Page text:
Next month I reach my half-century. Overall, it has been a good journey so far, but if I have one regret it is that I have never lived abroad. The experience would have surely broadened my horizons. In the global economy of 2012, you cannot afford to be too parochial - and I sometimes fear that this is exactly what I have become.
I occasionally think about taking a sabbatical and having an extended break in New York, say, or Hong Kong, perhaps. And, of course, while there I would scout around for business opportunities. But then real life interrupts this daydream: the existence of family, friends, work, home and so forth. Over the years, commitments mount up - and to disappear for many months would involve endless numbers of broken promises.
But I'm making excuses for my cowardice. I have become far too comfortable here in London, and this is a threat for anyone with ambition. The challenge is to keep learning and, as Steve Jobs said, 'stay hungry' - even if you remain in one place.
Unfortunately, the British economy is hardly a cauldron of dynamism, and it isn't even as if we enjoy a modest cost of living, while our tax system can't be labelled a huge attraction.
I have made investments overseas in the past and enjoyed mixed success. On balance, my US engagements - mainly transport and restaurant-related - have probably broken even. In Europe, my various adventures have proved a little more profitable.
But such diversification has proved to me that cultural, legal and market differences are just a few of the reasons why projects abroad so often fail. The key is probably to have the right local partner - a franchisee, joint-venturer or some such.
But finding them is a nightmare. One US partner we teamed up with to open a New York restaurant promptly went into Chapter 11 bankruptcy. Another defrauded me. So I tread cautiously - perhaps too cautiously - waiting to meet the right overseas entrepreneurs with whom to work.
The past six months or so have been some of slowest I can recall in the mergers and acquisitions game. Whether it is public company takeovers, buyouts, IPOs or venture capital financings, the number of corporate transactions has slumped.
A deadly mixture of zero confidence and negligible bank debt has combined to kill most deals. Few owners are selling unless they are forced - or their company is doing especially well. And, sadly, there are not too many in the latter category. Meanwhile, buyers are exceptionally nervous, and financing is scarce.
For brokers and advisers, this period of inaction is a disaster. Ultimately, it matters less to them if the deals make or lose money than that they take place. An absence of transactions is deadly. Already, Altium's securities division has shut down. No doubt there will be other casualties, unless the pace of deal-doing picks up.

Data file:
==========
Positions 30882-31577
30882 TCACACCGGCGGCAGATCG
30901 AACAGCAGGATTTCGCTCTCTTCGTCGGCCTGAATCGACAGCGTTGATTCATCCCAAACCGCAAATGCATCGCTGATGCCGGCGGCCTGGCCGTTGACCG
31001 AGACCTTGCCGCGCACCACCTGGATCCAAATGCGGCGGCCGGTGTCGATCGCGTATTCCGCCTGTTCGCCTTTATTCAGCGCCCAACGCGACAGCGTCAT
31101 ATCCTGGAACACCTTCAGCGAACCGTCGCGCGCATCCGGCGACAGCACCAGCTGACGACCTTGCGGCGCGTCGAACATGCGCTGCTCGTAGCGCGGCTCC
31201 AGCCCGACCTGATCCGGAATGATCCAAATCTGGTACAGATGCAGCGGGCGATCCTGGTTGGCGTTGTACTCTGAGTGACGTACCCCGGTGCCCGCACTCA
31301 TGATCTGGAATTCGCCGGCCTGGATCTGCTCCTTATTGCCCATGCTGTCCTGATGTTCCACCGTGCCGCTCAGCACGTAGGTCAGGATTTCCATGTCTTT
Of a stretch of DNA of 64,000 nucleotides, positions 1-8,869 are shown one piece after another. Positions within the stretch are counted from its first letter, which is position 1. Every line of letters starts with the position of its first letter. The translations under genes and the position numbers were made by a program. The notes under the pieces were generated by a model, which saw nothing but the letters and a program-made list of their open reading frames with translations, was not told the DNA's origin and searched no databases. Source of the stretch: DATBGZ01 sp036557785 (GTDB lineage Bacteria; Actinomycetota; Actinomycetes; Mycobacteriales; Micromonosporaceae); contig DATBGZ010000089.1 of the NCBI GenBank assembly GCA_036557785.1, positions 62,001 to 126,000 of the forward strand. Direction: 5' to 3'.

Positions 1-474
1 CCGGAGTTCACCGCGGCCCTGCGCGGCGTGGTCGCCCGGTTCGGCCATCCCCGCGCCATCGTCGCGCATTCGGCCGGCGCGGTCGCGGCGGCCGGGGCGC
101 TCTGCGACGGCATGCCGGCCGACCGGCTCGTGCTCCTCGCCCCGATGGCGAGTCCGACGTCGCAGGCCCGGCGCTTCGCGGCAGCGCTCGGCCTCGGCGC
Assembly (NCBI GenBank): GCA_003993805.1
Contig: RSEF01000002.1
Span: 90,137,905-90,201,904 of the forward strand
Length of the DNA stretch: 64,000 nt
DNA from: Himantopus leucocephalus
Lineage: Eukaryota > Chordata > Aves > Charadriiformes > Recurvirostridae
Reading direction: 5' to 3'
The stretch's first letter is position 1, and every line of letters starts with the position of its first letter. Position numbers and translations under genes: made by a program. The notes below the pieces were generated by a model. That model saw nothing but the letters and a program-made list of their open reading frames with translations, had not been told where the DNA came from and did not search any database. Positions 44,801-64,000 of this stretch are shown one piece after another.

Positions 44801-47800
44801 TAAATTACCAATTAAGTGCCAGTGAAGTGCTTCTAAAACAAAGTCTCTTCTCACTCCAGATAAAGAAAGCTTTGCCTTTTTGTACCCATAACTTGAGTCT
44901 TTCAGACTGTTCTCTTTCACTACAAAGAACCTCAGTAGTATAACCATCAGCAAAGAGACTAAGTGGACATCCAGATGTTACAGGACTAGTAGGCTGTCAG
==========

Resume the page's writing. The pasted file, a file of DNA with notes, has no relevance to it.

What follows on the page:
Perhaps some good will come of it: more companies focused on organic growth perhaps, and talented executives switching from wheeler-dealing to helping run operations.
There can be little doubt that the huge concentration of financial services firms in the City of London has encouraged the buying, selling and refinancing of businesses in this country. And much of that frenzied activity distracts management from their core purpose of building an undertaking, while many mergers destroy value.
So, for the overall good of the economy, perhaps many more intermediaries need to go bust, which might encourage our entrepreneurs to grow the old-fashioned way - which generally delivers a better-quality business.
Teddy Forstmann died recently of brain cancer, aged 70. He was one of the true pioneers of the private equity industry and did enormously successful buyouts of firms such as General Instruments, Dr Pepper and Gulfstream, earning billions for his efforts. I met him on various occasions and liked him. He was the man who conjured up the phrase 'barbarians at the gate' to describe the new generation of financial buyers laying siege to the corporate establishment - RJR Nabisco and the like. Yet even he decided that too much leverage was a bad idea and retreated from the fray.
I wonder what legacy he will leave. He never married and had no children of his own, although he adopted two. His firm, Forstmann Little, was effectively disbanded a few years ago - the two other founders predeceased Teddy. IMG, the sport and entertainment marketing business he spent recent years running, is likely to be sold.
His various philanthropic endeavours have unquestionably made a mark, and no doubt some of the companies he bought and sold improved under his ownership. Yet his passing reminds us that financiers can leave remarkably little in their wake. While alive they may hold great power, but their influence rarely endures.
Inventors, authors, artists and scientists often fail to receive material rewards for their efforts in life. But, in the long run, the good ones are more likely to have a lasting impact than the tycoons who might appear so important at the time. Usually, their fortunes are frittered away by feckless descendants, and their corporate achievements are reassembled by the next generation of financial engineers. Perhaps this is society's way of evening up the scores.
- Luke Johnson is chairman of Risk Capital Partners